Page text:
It’s been a long time coming for D-D Breaux.
The LSU gymnastics coach has been lobbying for a new practice facility for years, and in a few months, her wish will be granted. The University plans to begin construction on the new facility this fall, according to senior associate athletics director Eddie Nunez.
The team currently shares the Carl Maddox Field House with the men’s and women’s track and field teams. Though the indoor track underwent recent renovations, the gymnastics area has little space and few amenities.
“It really is a piecemeal facility,” Nunez said. “It was old racquetball courts and other rooms, and it was basically made by moving some walls around to make a gymnastics facility. The reality is that it’s not conducive for it.”
The practice area is tentatively slated to be completed for the 2015-2016 school year. Nunez said University officials are working to lower the facility’s current estimated cost of $10 million. The project, like the Tiger Stadium expansion and the new tennis facility set to be completed in spring 2015, is being funded through Tiger Athletic Foundation.
The new facility will be located on the north side of the PMAC, and Nunez said the school has yet to decide on the best way to repurpose the old practice area.
LSU’s gymnastic meets will still be held in the PMAC.
Nunez said estimates show the new facility will have twice the square footage of the practice area in the Field House. The facility will include state-of-the-art practice equipment as well as a bigger locker room, lounge spaces, team meeting rooms and a warm-up area.
“It’s not just the size – it’s the bang for the buck,” Breaux said. “The safe, modern training facility that we’re going to have will allow us to be much more efficient in practice and a lot safer.”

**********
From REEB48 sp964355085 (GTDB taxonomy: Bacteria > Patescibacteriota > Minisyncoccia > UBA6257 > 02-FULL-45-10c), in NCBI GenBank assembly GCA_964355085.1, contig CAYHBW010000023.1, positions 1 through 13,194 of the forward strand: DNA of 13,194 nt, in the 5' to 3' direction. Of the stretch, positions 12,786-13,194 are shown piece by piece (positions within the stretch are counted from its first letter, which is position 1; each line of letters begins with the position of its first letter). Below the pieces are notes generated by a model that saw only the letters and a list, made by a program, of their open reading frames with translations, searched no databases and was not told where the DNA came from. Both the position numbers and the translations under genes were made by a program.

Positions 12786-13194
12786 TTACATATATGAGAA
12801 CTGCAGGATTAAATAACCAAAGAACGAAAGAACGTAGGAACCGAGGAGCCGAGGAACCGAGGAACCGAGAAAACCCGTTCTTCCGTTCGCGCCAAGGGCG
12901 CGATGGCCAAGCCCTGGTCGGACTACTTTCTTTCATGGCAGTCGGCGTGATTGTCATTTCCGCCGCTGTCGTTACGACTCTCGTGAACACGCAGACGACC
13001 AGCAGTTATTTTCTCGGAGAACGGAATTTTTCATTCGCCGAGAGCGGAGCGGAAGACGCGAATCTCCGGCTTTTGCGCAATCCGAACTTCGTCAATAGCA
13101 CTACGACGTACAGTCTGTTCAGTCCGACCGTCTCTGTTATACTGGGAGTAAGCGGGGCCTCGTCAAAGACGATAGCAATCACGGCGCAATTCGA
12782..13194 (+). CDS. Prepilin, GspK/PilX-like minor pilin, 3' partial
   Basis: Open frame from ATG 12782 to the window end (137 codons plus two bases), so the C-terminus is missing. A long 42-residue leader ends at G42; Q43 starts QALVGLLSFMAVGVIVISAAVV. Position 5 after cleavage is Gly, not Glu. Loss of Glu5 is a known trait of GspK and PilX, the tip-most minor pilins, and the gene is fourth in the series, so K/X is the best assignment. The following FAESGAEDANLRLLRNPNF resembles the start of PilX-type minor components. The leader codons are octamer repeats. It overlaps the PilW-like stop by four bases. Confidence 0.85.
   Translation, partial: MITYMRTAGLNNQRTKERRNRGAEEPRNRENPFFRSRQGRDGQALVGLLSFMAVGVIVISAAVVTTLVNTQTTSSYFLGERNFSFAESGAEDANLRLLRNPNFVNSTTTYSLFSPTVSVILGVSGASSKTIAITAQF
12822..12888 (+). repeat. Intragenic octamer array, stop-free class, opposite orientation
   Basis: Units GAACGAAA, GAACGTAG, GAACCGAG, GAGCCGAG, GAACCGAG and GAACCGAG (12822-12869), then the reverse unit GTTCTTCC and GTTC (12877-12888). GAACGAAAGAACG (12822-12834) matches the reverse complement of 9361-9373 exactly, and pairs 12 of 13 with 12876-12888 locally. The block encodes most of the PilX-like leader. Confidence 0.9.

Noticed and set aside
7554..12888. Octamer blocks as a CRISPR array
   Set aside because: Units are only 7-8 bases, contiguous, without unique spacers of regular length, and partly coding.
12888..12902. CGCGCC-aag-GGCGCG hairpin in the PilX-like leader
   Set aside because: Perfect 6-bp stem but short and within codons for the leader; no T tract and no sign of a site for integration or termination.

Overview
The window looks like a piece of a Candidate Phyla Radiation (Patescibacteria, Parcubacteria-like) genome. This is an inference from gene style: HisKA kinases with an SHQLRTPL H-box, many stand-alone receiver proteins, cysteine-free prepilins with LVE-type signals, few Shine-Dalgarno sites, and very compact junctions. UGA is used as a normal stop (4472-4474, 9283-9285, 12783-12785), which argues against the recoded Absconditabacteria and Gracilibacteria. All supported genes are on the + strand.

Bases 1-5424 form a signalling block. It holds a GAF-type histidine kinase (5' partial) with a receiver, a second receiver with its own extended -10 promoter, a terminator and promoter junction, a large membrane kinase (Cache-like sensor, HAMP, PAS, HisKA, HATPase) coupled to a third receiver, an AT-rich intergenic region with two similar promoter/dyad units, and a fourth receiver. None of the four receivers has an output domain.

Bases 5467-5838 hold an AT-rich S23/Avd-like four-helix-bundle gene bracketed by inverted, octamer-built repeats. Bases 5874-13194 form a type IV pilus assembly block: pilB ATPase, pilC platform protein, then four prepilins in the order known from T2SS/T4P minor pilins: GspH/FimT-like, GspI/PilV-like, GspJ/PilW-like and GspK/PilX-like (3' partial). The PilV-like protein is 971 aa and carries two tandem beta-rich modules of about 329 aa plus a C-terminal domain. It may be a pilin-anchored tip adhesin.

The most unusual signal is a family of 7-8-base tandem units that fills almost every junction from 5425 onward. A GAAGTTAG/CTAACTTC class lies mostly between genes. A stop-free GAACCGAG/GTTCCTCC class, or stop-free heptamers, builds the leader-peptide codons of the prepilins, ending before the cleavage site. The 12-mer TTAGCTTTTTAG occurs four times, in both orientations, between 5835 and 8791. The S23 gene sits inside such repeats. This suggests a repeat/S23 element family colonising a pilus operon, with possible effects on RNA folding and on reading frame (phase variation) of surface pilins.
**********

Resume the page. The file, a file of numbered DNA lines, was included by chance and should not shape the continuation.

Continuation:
The Tigers recorded a program-high third place finish at the NCAA Super Six Finals and broke their school scoring record three times in 2014. The upgraded facility may help LSU take the next step toward a championship in more ways than one, Breaux said.
“Just having the renderings and the promise has added a new dimension to our recruiting,” Breaux said. “We feel like we’re able to get the attention of kids we weren’t able to attract before because they were so enamored with the training facilities at other universities. What this is going to bring to us is the ability to bring kids on our campus that will be very proud and braggadocious about our facilities and the modernness of it.”
The new gymnastics facility joins the Tiger Stadium expansion and the new tennis indoor facility as LSU’s most recent construction projects.
The gymnastics facility is the last of the three to break ground simply because it was the last to be designed and contracted, Nunez said.
“We do want to prioritize, but I don’t think we can sit here and say ‘we did this one because it’s more important than the other one,’” Nunez said. “There’s a revenue component within the football stadium expansion that’s important. These other two venues that we’re enhancing and building, those are non-revenue producing sports.”
Breaux has been vocal about the potential benefits the gymnastics program could reap from a new practice facility, and she’s not about to stop now.
“It’s going to have everything and more than other universities,” Breaux said. “I believe without a shadow of a doubt that this facility will be the new benchmark gymnastics facility in the country.”